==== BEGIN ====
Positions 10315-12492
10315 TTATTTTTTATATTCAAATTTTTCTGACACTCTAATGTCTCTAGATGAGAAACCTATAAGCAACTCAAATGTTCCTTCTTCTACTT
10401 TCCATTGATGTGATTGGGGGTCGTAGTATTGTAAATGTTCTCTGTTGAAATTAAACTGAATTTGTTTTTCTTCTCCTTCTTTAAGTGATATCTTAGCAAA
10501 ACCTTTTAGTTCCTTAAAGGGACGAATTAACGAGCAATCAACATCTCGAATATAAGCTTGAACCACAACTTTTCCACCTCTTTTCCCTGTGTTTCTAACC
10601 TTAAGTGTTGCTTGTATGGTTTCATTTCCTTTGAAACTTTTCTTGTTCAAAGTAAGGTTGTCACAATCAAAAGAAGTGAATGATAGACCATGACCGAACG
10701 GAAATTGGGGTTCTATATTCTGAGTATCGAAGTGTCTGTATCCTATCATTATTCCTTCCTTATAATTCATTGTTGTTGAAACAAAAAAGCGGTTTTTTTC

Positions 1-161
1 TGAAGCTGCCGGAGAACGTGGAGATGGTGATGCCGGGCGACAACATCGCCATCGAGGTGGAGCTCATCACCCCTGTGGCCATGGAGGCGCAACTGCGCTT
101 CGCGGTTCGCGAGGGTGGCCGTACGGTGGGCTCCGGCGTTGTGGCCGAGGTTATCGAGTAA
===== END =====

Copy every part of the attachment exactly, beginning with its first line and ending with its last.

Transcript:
Positions 10315-12492
10315 TTATTTTTTATATTCAAATTTTTCTGACACTCTAATGTCTCTAGATGAGAAACCTATAAGCAACTCAAATGTTCCTTCTTCTACTT
10401 TCCATTGATGTGATTGGGGGTCGTAGTATTGTAAATGTTCTCTGTTGAAATTAAACTGAATTTGTTTTTCTTCTCCTTCTTTAAGTGATATCTTAGCAAA
10501 ACCTTTTAGTTCCTTAAAGGGACGAATTAACGAGCAATCAACATCTCGAATATAAGCTTGAACCACAACTTTTCCACCTCTTTTCCCTGTGTTTCTAACC
10601 TTAAGTGTTGCTTGTATGGTTTCATTTCCTTTGAAACTTTTCTTGTTCAAAGTAAGGTTGTCACAATCAAAAGAAGTGAATGATAGACCATGACCGAACG
10701 GAAATTGGGGTTCTATATTCTGAGTATCGAAGTGTCTGTATCCTATCATTATTCCTTCCTTATAATTCATTGTTGTTGAAACAAAAAAGCGGTTTTTTTC

Positions 1-161
1 TGAAGCTGCCGGAGAACGTGGAGATGGTGATGCCGGGCGACAACATCGCCATCGAGGTGGAGCTCATCACCCCTGTGGCCATGGAGGCGCAACTGCGCTT
101 CGCGGTTCGCGAGGGTGGCCGTACGGTGGGCTCCGGCGTTGTGGCCGAGGTTATCGAGTAA